Another factor driving the illegal land market is the expectation of amnesty.
Mr Alves revealed he was working with others to lobby politicians to help them legally own stolen land.
“I’ll tell you the truth: if this is not solved with [President] Bolsonaro there, it won’t be solved anymore,” he said of the current government.
A common strategy is to deforest the land and then plead with politicians to abolish its protected status, on the basis it no longer serves its original purpose.
The land grabbers can then officially buy the plots from the government, thereby legalising their claims.
Mr Alves took the BBC’s undercover reporter to meet a man he described as the leader of the Curupira Association. Brazil’s federal police have described the group as being an illegal land-grabbing operation focused on invading indigenous territory.
The two men told the reporter that high-profile politicians were helping them set up meetings with government agencies in the capital Brasília.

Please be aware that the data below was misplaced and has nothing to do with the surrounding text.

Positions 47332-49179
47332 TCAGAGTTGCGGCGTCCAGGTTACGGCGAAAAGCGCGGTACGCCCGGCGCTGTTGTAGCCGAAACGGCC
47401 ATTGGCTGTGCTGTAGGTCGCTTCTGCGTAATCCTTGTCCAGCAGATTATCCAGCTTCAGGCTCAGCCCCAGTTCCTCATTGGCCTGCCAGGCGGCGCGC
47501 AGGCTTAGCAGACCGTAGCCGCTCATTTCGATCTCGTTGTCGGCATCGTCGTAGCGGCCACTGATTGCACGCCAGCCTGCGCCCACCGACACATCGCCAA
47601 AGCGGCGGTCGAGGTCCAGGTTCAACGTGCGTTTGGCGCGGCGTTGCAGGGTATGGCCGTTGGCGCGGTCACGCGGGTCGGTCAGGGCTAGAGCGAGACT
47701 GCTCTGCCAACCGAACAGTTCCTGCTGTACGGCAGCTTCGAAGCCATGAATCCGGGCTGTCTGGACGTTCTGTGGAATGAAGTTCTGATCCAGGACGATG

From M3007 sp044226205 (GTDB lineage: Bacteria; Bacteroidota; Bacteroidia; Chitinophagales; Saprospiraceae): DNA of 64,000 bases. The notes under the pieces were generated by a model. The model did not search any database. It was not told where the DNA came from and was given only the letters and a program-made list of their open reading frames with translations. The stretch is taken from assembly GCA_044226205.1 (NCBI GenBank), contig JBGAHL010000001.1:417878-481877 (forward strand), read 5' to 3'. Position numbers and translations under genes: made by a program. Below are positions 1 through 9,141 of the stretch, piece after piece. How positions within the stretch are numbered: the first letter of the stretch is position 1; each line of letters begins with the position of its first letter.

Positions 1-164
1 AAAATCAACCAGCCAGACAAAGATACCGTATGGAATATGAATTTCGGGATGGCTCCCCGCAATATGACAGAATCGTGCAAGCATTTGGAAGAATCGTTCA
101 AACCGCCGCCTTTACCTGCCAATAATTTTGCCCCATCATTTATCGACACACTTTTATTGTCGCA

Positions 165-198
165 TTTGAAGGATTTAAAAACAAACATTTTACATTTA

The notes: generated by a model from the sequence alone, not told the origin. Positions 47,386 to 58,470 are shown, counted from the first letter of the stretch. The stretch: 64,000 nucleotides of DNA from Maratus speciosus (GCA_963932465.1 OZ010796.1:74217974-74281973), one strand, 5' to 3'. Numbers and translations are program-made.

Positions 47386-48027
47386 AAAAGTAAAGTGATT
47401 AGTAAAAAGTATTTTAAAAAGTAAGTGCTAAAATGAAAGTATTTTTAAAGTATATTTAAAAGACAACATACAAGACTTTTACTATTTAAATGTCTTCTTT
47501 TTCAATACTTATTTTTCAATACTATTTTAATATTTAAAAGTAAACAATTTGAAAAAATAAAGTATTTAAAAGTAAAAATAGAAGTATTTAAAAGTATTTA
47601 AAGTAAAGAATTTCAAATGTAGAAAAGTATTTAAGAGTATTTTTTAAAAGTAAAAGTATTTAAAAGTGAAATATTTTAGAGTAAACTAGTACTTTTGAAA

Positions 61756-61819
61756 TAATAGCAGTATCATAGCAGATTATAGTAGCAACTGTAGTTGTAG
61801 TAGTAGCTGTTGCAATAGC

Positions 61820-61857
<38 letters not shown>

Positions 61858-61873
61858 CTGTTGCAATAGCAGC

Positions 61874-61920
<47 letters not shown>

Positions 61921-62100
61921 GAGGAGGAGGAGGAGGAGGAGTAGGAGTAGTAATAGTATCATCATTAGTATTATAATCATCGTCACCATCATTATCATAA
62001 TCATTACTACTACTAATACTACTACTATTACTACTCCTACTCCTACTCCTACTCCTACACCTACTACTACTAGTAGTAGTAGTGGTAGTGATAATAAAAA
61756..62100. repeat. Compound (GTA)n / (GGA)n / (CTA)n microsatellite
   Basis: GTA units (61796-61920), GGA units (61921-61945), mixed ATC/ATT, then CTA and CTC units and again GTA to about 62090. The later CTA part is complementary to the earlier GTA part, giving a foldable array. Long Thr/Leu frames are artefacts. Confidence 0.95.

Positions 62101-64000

They said their main ally was congressman Colonel Chrisóstomo, a member of the Social Liberal Party, which Mr Bolsonaro used to be a member of until he founded his own party in 2019.
When contacted by the BBC, Colonel Chrisóstomo acknowledged having helped arrange meetings, but said he did not know the group was involved in land invasions.
“They didn’t tell me,” he said. “If they invaded [the land], they don’t have my support anymore.”
When asked if he regretted setting up the meetings, he said: “No.”
The BBC contacted Mr Alves for his response but he declined to comment.
The BBC also approached Brazil’s Minister of the Environment, Ricardo Salles.